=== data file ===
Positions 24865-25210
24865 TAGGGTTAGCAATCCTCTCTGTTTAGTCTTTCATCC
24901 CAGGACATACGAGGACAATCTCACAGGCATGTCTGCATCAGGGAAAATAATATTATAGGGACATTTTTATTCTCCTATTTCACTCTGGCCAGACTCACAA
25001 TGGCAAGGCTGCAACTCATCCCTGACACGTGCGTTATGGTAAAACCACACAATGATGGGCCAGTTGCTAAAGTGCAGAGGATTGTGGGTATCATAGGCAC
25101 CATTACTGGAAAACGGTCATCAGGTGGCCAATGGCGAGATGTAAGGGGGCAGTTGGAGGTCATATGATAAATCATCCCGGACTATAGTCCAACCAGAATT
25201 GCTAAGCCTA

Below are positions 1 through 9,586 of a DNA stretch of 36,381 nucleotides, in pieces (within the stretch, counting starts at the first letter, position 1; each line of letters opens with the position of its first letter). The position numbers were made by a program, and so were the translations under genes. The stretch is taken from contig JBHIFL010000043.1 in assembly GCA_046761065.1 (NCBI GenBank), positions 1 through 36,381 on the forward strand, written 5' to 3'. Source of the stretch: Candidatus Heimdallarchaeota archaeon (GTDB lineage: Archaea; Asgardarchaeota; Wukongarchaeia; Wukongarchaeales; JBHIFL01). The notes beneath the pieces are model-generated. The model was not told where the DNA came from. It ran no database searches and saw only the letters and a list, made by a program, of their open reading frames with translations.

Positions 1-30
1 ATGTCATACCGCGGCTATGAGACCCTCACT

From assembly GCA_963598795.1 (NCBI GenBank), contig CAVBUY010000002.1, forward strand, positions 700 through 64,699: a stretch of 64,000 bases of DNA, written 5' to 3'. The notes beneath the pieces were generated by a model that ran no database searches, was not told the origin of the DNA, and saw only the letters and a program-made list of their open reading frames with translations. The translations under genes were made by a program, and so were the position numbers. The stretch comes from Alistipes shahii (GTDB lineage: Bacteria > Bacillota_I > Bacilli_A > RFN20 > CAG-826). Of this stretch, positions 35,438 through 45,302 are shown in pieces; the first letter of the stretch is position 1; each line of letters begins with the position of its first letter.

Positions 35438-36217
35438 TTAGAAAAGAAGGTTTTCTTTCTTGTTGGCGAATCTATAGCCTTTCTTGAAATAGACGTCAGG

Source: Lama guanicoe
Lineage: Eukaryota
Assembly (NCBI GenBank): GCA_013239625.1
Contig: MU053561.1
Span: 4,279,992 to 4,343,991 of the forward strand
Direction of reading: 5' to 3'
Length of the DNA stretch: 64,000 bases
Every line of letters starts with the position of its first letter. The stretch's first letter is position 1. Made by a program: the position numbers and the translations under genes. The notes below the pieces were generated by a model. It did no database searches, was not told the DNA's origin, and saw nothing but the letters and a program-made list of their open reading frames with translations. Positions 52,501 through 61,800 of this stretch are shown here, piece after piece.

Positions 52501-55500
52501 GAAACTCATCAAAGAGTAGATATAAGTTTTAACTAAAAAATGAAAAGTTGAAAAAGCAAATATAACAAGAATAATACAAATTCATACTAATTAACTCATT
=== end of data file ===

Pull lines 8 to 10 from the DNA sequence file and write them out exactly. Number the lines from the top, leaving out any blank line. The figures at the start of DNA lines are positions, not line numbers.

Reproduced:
Positions 1-30
1 ATGTCATACCGCGGCTATGAGACCCTCACT

From assembly GCA_963598795.1 (NCBI GenBank), contig CAVBUY010000002.1, forward strand, positions 700 through 64,699: a stretch of 64,000 bases of DNA, written 5' to 3'. The notes beneath the pieces were generated by a model that ran no database searches, was not told the origin of the DNA, and saw only the letters and a program-made list of their open reading frames with translations. The translations under genes were made by a program, and so were the position numbers. The stretch comes from Alistipes shahii (GTDB lineage: Bacteria > Bacillota_I > Bacilli_A > RFN20 > CAG-826). Of this stretch, positions 35,438 through 45,302 are shown in pieces; the first letter of the stretch is position 1; each line of letters begins with the position of its first letter.